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Re: SFLC admits the fraud on the copyright office, and the court


From: Alexander Terekhov
Subject: Re: SFLC admits the fraud on the copyright office, and the court
Date: Tue, 04 May 2010 16:12:08 -0000

Hyman Rosen wrote:
[...]
>      notices did. The significance of registration is that it is a
>      prerequisite to a suit to enforce a copyright.

Yes silly Hyman, but

http://www.allbusiness.com/legal/intellectual-property-copyright/125937-1.html

"Fraud on the Copyright Office. (The Law of the Line).

By Griffiths, Jackson Godbey
Publication: Hawaii Business 
Date: Friday, March 1 2002 

Fraud on the Copyright Office can invalidate a copyright registration.
As you may recall, copyright registration is not a prerequisite to
ownership of a copyright; copyright springs into existence automatically
when a work of authorship is fixed in a tangible medium. But copyright
registration is required to bring an infringement suit, and fraud on the
Copyright Office will defeat registration and thus destroy the
jurisdictional basis for a copyright infringement case. 

Fraud requires a specific intent to deceive or cheat, but that can be
shown by circumstantial evidence. So, fraud on the Copyright Office
generally arises in the context of a mistake in a copyright registration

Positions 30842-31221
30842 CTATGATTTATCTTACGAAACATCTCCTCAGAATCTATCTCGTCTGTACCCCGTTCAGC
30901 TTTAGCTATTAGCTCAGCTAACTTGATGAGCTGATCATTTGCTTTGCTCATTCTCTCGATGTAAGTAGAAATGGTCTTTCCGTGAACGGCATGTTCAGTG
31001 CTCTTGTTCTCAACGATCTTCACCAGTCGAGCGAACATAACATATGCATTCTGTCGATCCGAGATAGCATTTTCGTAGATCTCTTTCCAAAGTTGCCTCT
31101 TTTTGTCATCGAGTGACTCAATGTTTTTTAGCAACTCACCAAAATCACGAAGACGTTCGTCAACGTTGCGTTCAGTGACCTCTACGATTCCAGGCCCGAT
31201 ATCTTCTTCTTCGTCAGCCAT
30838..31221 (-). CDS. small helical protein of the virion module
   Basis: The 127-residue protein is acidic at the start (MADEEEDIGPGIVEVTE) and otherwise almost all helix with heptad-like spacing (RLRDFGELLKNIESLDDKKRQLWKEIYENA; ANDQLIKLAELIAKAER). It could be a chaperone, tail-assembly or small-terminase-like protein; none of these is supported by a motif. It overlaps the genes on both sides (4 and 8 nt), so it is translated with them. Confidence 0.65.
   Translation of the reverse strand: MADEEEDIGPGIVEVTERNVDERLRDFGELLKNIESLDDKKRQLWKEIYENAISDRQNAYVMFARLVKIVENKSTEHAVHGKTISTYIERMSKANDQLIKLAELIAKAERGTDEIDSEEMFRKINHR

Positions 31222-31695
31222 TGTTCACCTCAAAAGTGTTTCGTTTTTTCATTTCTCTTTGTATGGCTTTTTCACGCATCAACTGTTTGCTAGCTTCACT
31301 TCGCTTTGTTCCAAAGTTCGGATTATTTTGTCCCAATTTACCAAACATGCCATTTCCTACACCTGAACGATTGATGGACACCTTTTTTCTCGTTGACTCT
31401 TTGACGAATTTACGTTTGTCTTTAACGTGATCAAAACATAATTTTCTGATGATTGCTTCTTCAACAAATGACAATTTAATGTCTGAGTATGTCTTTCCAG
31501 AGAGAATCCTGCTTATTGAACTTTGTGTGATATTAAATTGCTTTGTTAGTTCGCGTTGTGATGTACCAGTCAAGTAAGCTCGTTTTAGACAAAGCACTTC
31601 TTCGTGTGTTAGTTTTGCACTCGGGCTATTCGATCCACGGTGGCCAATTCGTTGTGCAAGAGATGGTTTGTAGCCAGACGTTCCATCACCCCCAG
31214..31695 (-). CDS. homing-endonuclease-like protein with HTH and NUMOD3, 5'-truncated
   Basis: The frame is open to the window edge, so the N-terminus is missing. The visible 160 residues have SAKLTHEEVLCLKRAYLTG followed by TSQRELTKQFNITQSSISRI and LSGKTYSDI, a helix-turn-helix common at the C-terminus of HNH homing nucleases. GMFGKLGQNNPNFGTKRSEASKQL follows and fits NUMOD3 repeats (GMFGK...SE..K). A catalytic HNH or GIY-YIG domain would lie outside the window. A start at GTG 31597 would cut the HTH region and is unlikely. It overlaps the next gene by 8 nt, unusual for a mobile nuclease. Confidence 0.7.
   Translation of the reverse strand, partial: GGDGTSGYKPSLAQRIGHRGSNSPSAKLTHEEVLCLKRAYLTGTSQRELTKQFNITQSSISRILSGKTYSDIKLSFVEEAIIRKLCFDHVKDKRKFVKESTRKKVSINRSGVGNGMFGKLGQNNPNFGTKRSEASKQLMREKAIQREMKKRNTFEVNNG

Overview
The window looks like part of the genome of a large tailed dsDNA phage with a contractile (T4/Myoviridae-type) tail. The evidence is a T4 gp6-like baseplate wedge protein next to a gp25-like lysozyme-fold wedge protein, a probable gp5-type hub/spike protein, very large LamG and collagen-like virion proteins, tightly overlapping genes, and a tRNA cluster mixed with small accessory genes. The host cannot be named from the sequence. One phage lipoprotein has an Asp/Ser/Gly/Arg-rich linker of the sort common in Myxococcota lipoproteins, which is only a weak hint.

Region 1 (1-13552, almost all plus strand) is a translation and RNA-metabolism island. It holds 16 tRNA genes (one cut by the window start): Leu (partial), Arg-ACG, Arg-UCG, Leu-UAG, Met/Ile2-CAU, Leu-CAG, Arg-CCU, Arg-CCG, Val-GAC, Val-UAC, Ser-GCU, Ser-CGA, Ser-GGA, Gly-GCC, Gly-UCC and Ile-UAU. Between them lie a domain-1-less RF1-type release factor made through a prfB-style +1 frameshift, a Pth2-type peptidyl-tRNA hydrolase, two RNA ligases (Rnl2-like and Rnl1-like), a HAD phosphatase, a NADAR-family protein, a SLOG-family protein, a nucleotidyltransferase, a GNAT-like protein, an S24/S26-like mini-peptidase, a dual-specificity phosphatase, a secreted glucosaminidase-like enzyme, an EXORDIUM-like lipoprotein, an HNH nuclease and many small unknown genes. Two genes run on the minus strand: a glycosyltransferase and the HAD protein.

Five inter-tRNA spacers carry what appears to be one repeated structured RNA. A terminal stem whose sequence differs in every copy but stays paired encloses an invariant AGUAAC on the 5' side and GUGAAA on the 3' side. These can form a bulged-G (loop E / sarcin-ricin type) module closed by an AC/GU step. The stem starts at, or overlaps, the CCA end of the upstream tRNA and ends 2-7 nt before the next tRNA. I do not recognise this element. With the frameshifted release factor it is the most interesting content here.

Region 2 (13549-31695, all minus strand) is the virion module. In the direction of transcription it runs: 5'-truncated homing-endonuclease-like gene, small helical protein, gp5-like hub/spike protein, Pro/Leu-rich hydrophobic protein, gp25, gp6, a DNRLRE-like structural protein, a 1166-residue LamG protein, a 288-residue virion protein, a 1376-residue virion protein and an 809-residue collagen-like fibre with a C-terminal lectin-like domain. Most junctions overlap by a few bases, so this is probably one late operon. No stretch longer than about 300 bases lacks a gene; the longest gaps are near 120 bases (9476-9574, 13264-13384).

that the defendant, the accused infringer, will try to argue was
deliberate. If the defendant can show that the mistake was deliberate
and material, and therefore fraud on the Copyright Office, then the
defendant may succeed in getting an infringement suit thrown out of
court. (The copyright owner may be able to re-register and re-file the
suit, but may lose the right to statutory damages and an award of
attorneys' fees that early registration provides.) 

The Ninth Circuit has said that inadvertent mistakes in a copyright
registration do not invalidate the registration and thus do not bar
infringement actions, unless the alleged infringer has relied to its
detriment on the mistake, or the claimant intended to defraud the
Copyright Office by making the misstatement. So an innocent mistake will
not invalidate the copyright registration. 

It is better to avoid an argument about whether a mistake is innocent or
fraudulent, however. This is one good reason to be careful when
preparing your application for copyright registration. The forms are
simple and the instructions are generally clear. But sometimes the
issues can be tricky. In particular, be careful if the work is based
upon a preexisting work, or if it has been prepared by an independent
contractor. If you have any questions, it may be worth your time and
money to have an attorney assist you in preparing your copyright
registration forms. 

Bob Godhey is a partner in the Honolulu law firm of Jackson Godbey
Griffiths. A graduate of the Harvard Law School, he has degrees in
electrical engineering and math. He welcomes comments at www.LawHI.com. 
"

regards,
alexander.

P.S. "Every computer program in the world, BusyBox included, exceeds the
originality standards required by copyright law."

Hyman Rosen <address@hidden> The Silliest GPL 'Advocate'

P.P.S. "Of course correlation implies causation! Without this 
fundamental principle, no science would ever make any progress."

Hyman Rosen <address@hidden> The Silliest GPL 'Advocate'

--
http://gng.z505.com/index.htm 
(GNG is a derecursive recursive derecursion which pwns GNU since it can 
be infinitely looped as GNGNGNGNG...NGNGNG... and can be said backwards 
too, whereas GNU cannot.)


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